Dr. Deborah Vriend Van DuinenDr. Deborah Vriend Van Duinen

A new book co-authored by Dr. Deborah Vriend Van Duinen of the Hope College education faculty provides a resource for beginning and preservice middle school and high school teachers as they strive to support their adolescent students’ literacy development.

“Widening the Lens: Integrating Multiple Approaches to Support Adolescent Literacy” is being published this month (Feb. 24) by Teachers College Press.  Van Duinen, who is the Arnold and Esther Sonneveldt Professor of Education at Hope, co-wrote the book with Dr. Erica R. Hamilton, who is assistant vice president for academic affairs at Grand Valley State University.  Both are former high school teachers who have focused on adolescent literacy throughout their careers.

The book is landing at a time when student literacy is on the decline.  For example, the most recent National Assessment of Educational Progress, administered by the National Center for Education Statistics, found that reading scores for 13-year-olds during the 2022-23 school year were 4 points lower than during 2019-20 and 7 points lower than a decade ago.

Intended for secondary teachers across all content areas, “Widening the Lens” considers varied perspectives and research findings when engaging in multiple and often competing initiatives, issues and pedagogies. Using examples from their own and others’ classroom experiences, Hamilton and Van Duinen explore numerous theoretical and practical understandings of literacy to inform classroom instruction. They discuss different theories of literacy instruction and the ways that sociocultural and cognitive approaches to literacy like the Science of Reading and Whole Language can work together.

“In many ways, we wrote the book we wanted to have in the field,” Van Duinen reflected. “For over a decade, Erica and I have taught adolescent literacy courses at our respective institutions. In our collaboration together, we’ve used a variety of approaches, texts and activities — including creating a two-season podcast, ‘All About Literacy.’ We learned a lot from this and from the teachers we’ve been privileged to work with. This book is the result of what we’ve learned and continue to learn.”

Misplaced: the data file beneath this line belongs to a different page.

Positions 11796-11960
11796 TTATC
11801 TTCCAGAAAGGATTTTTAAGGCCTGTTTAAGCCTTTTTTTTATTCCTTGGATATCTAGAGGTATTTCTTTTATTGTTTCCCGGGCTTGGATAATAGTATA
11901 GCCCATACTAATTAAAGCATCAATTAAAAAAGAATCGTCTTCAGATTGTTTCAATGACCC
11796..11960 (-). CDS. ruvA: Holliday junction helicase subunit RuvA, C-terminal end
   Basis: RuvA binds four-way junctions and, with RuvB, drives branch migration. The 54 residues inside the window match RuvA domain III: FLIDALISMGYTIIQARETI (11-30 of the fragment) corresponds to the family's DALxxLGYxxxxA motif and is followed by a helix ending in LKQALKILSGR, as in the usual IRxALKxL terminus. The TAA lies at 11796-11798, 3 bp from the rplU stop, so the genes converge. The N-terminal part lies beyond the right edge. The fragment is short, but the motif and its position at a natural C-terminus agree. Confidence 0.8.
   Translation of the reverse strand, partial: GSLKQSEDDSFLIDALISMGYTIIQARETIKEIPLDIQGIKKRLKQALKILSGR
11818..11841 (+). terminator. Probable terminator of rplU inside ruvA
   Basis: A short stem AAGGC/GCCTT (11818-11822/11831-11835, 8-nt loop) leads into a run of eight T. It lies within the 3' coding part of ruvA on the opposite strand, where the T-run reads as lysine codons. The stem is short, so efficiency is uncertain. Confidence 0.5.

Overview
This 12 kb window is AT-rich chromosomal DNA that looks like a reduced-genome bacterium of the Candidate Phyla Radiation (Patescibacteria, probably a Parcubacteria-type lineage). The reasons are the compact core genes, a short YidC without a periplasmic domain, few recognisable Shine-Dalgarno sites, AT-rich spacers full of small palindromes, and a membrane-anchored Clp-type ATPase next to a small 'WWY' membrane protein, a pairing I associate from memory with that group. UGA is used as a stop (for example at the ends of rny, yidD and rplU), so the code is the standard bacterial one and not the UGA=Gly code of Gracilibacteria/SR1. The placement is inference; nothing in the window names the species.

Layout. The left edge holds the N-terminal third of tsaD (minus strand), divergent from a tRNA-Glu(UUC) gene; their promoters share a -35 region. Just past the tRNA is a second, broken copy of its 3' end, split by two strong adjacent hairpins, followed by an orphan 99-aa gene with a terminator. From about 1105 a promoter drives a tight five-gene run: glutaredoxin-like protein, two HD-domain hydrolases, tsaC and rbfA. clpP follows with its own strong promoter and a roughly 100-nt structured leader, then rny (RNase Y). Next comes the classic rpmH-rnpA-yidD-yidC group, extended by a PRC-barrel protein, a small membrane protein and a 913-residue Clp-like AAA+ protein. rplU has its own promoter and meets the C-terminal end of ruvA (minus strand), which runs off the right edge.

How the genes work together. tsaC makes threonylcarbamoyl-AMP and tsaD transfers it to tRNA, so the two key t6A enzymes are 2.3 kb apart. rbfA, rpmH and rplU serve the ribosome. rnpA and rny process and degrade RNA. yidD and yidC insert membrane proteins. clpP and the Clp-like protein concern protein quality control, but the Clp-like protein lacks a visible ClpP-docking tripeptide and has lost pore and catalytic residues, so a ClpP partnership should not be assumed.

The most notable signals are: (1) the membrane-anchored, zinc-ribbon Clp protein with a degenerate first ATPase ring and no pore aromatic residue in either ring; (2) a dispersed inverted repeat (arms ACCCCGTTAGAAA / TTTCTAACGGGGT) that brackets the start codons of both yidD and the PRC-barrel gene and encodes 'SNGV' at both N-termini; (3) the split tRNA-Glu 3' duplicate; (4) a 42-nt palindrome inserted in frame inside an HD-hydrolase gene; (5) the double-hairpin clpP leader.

In the book’s foreword, Dr. Julie Bell, associate professor of teacher education at the University of Nebraska at Omaha, affirmed the authors’ approach and the result. “This is a book I wish I had owned as a preservice teacher and in my early years of teaching, and it is a book I’m excited to share with the teachers I work with now,” she wrote.

Reviewer Dr. Hiller A. Spires, who is executive director and professor emerita of the College of Education at North Carolina State University, agreed. “This timely book provides an integrated, multifaceted approach to adolescent literacy instruction,” she wrote. “Chock full of strategies for preservice and beginning educators, the authors create a much-needed guide for navigating the complexities of adolescent literacy, including skill development, engagement and motivational factors, as well as disciplinary demands that cross subject areas.”

Van Duinen writes and teaches in the area of English education, adolescent literacy and young adult literature, and is founding director of the Hope College NEA Big Read Lakeshore and Little Read Lakeshore. She joined the Hope faculty in 2010 and was appointed to her endowed professorship in 2021. She serves as Hope College’s Senior Seminar director, leads the secondary education program in the Department of Education and has served as the campus’ faculty moderator.

Earlier this year she was awarded a Lilly Faculty Fellowship by the Lilly Network of Church-Related Colleges and Universities.  She also recently started a three-year term as a Fulbright Specialist.

The NEA Big Read Lakeshore has received a grant from the national NEA Big Read every year since 2014, and the Little Read Lakeshore has received a grant from Michigan Humanities every year since 2019. The two programs were named the Statewide Community Impact Partner of the Year for 2021 by Michigan Humanities.  Van Duinen received the 2016 Michigan Reading Association’s Individual Literacy Award for her leadership with the Big Read and with English education. In 2013, Hope presented her with its Towsley Research Scholar award.

She frequently collaborates with English education students and area English high school teachers on research projects and conference presentations. Her publications also include “Teaching Graphic Novels to Adolescent Multilingual (and All) Learners: Universal Design, Pedagogy, and Practice” (2024) as co-author, and “Young Adult Literature and Spirituality: How to Unlock Deeper Understanding with Class Discussion” (2022).

Van Duinen has been on the board of editors for Reformed Journal since 2012 and serves on the board of Opportunity Thrive. She is a past member of the Michigan Council of Teachers of English Executive Committee. A 1998 graduate of Calvin University, she taught high school English for five years before pursuing her master’s at Calvin and her doctorate at Michigan State University.